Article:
LEBANON, Tenn. (BP) – Before attending the upcoming Southern Baptist Convention Executive Committee meeting in Nashville, Albert Mohler made another stop on his “Ask Anything Tour,” at The Journey Church in nearby Lebanon, Tenn.
Mohler, president of Southern Baptist Theological Seminary in Louisville, Ky., spoke at The Journey Church on Saturday (Sept. 17), where he addressed a wide variety of questions from the solid Saturday night crowd after a short lecture about the importance of Christian worldview.
The event was one in a series, in which Mohler travels to various churches and college campuses to answers questions from the audience regarding Christianity and culture. Mohler also preached at the church the following day (Sept. 18).
Erik Reed, lead pastor at The Journey Church and a graduate of Southern Seminary, introduced Mohler as a “faith hero” of his and said the event was designed to help the congregation better learn how think and reason in public as Christians.
“We know in the world we’re living in today that we can’t afford to simply live in a bubble and just try to isolate ourselves in with our Christian thinking,” Reed said. “We want our Christian thinking to be public thinking.”
Mohler opened his talk by explaining that the erosion of cultural Christianity has made it more necessary than ever for Christians to understand and reason with a biblical worldview.
“Christians now must think as Christians, because nobody is going to do that work for us anymore,” Mohler said.
Apologetics can sometimes be viewed as something only “intellectual Christians” are interested in, Mohler said, adding: “Apologetics is actually the mode of Christian faithfulness in any generation. To be ready to give an answer for the hope that is in us.”
Mohler said it would be extremely arrogant for one Christian to stand up and say he could answer any questions asked of him. Instead, the purpose of the event and the tour is to learn how to work toward those answers as a Christian.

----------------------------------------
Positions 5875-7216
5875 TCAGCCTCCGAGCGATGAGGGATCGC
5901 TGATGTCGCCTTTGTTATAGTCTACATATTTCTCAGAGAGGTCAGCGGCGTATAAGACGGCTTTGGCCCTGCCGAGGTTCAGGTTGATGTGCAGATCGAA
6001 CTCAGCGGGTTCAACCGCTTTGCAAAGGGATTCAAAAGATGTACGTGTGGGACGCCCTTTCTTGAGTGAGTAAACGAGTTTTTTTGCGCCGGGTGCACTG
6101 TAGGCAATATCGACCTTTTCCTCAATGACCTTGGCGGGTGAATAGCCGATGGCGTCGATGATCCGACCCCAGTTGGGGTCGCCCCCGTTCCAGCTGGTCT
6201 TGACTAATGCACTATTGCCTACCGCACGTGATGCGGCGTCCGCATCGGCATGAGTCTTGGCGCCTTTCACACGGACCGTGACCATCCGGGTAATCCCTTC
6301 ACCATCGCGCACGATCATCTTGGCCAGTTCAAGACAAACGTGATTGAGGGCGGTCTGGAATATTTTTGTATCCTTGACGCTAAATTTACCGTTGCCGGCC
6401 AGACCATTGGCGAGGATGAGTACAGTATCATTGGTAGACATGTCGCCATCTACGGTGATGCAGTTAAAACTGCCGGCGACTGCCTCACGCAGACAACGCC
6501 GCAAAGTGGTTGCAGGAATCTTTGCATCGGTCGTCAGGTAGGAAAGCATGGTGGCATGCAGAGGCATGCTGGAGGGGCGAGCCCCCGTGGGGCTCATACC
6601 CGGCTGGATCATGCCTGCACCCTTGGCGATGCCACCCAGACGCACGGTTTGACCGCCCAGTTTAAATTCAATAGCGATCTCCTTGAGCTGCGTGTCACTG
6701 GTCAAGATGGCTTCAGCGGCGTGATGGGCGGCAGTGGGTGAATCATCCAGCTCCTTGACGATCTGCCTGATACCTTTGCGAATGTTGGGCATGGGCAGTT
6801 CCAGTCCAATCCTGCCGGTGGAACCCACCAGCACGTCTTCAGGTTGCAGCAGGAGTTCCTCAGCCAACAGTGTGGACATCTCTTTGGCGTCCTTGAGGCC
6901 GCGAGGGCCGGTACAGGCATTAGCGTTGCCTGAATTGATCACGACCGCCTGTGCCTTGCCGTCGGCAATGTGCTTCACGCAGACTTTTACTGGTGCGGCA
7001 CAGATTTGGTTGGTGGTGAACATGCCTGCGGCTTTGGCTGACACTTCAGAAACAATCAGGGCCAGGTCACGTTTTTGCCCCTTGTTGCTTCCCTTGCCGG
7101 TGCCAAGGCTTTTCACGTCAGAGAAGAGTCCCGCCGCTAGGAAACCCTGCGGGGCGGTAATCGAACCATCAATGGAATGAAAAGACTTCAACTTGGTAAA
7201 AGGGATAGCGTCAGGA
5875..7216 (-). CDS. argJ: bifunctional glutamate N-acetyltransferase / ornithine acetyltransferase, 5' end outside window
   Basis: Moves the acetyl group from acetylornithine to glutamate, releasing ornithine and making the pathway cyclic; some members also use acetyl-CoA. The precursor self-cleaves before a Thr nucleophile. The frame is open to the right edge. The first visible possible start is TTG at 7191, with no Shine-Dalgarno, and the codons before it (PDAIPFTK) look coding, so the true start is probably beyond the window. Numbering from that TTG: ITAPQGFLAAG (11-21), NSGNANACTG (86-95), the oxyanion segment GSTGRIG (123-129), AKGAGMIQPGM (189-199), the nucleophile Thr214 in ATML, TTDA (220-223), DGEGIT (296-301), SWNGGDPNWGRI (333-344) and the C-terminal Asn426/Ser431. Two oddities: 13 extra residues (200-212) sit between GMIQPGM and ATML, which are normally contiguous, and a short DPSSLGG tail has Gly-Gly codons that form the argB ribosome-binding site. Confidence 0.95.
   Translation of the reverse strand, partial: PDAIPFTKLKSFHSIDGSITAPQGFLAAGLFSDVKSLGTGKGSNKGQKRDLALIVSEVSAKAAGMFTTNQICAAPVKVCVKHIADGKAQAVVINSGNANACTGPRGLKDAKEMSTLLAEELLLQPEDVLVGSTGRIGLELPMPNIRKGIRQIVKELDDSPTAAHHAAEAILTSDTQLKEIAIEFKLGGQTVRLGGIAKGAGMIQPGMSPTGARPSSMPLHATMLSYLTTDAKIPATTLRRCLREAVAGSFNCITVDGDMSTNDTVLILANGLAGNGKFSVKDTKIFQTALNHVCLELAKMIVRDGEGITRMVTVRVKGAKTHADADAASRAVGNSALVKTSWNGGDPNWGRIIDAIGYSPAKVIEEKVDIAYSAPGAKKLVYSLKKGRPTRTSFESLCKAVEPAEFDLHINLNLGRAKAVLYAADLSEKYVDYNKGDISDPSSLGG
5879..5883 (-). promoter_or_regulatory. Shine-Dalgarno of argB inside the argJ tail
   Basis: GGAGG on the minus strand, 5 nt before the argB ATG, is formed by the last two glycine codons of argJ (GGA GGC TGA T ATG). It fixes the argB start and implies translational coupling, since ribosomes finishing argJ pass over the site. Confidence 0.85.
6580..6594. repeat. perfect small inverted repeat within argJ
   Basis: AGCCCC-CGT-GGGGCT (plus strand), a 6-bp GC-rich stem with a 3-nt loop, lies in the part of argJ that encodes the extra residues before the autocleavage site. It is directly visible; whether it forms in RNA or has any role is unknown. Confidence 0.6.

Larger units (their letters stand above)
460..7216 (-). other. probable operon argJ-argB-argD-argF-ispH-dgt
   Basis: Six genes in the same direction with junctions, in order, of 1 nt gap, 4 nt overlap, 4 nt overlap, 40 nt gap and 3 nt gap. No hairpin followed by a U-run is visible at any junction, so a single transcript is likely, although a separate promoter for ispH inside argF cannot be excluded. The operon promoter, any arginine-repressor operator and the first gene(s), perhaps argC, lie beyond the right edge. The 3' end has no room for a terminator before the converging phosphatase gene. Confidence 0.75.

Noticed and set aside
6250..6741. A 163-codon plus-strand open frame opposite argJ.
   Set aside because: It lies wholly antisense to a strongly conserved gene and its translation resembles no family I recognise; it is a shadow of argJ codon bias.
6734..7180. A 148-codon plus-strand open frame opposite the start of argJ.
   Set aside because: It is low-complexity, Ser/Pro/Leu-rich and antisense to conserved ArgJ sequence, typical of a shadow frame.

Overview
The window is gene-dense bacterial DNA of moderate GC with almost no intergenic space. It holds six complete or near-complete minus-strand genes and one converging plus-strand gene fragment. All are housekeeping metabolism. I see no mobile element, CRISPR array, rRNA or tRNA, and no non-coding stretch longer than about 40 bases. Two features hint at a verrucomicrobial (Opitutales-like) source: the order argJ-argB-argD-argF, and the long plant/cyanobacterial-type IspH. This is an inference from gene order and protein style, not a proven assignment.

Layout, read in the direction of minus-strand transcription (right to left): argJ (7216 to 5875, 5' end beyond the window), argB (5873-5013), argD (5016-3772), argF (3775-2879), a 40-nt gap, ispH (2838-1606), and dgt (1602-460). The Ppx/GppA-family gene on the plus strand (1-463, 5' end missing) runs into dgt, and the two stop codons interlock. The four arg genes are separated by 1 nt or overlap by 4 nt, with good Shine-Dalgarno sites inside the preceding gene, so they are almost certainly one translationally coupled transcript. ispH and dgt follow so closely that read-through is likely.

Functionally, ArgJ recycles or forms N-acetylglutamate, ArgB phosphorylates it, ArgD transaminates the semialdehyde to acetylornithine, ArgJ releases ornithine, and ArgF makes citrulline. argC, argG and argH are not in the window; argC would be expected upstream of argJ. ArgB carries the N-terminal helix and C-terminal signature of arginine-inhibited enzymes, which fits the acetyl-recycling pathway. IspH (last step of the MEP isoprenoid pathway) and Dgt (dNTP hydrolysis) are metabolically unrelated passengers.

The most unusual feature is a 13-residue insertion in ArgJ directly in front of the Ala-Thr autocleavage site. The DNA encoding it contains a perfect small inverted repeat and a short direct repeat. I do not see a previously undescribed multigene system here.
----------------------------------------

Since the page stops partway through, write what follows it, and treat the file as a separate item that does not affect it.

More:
“Being always ready to give an answer doesn’t mean that you always know the answer, it means you always know that Christians can find the answer,” Mohler said.
The first step for Christians is to develop a Christian worldview and recognize that the Bible is not like a reference book, but rather God Himself speaking.
Mohler identified four questions that every worldview must answer, and how Christianity provides answer to those questions – Why is there something rather than nothing; What’s gone wrong; Is there any hope; Where is history headed. The answers to those four questions, he said, essentially align with the four basic points of biblical theology – creation, the fall or sin, redemption and restoration.
After his address, Mohler spent the remaining 45 minutes answering questions from audience members.
Topics of questions included public schools, politics, the second amendment, immigration, the role of the church, abortion, the effectiveness of boycotts and Christian theology.
Although many of the questions related to current cultural topics, a couple of the night’s closing questions were more relational.
One young man asked how to pursue someone with the Gospel with gentleness and respect when they continue to reject it.
Mohler called the question “sweet” and said to keep love at the forefront of patient evangelism.
“I’ve been in that situation a few times and I believe in your generation you will experience that even more often,” Mohler said. “Sometimes all you can do is say, ‘Even if you will not listen to me or hear me, you know that I love you and I am here the instant you’re ready to talk to me.’
“Tell them you’re praying for them even when you’re not with them, and remember that it is Christ that saves anyone. Don’t take it personal, because one of Satan’s devices is to make us hurt when we try to share the Gospel so we don’t risk it. But to the glory of God, we must keep risking it.”
The last question of the night came from a mother of three young children, who asked Mohler how to talk her kids about transgenderism.
In his final answer of the night, Mohler said the same Gospel love is required to share the Gospel with a transgender person as it would with anyone else.
“Our hearts just have to be broken for this person,” he said. “There is trauma in the heart of this person that you met, and so we just have to begin with an enormous concern for this man, woman, boy or girl.
“This is going to be the hardest issue that I can imagine for Christians. My first job in these conversations is not to refute a transgender person, but instead to try to get to talk about Jesus. Yet, in order to do that faithfully I could not reflect or give back what would require me to compromise my convictions. I would just try to find a crack in a person’s defenses and shine as much Gospel as you can.”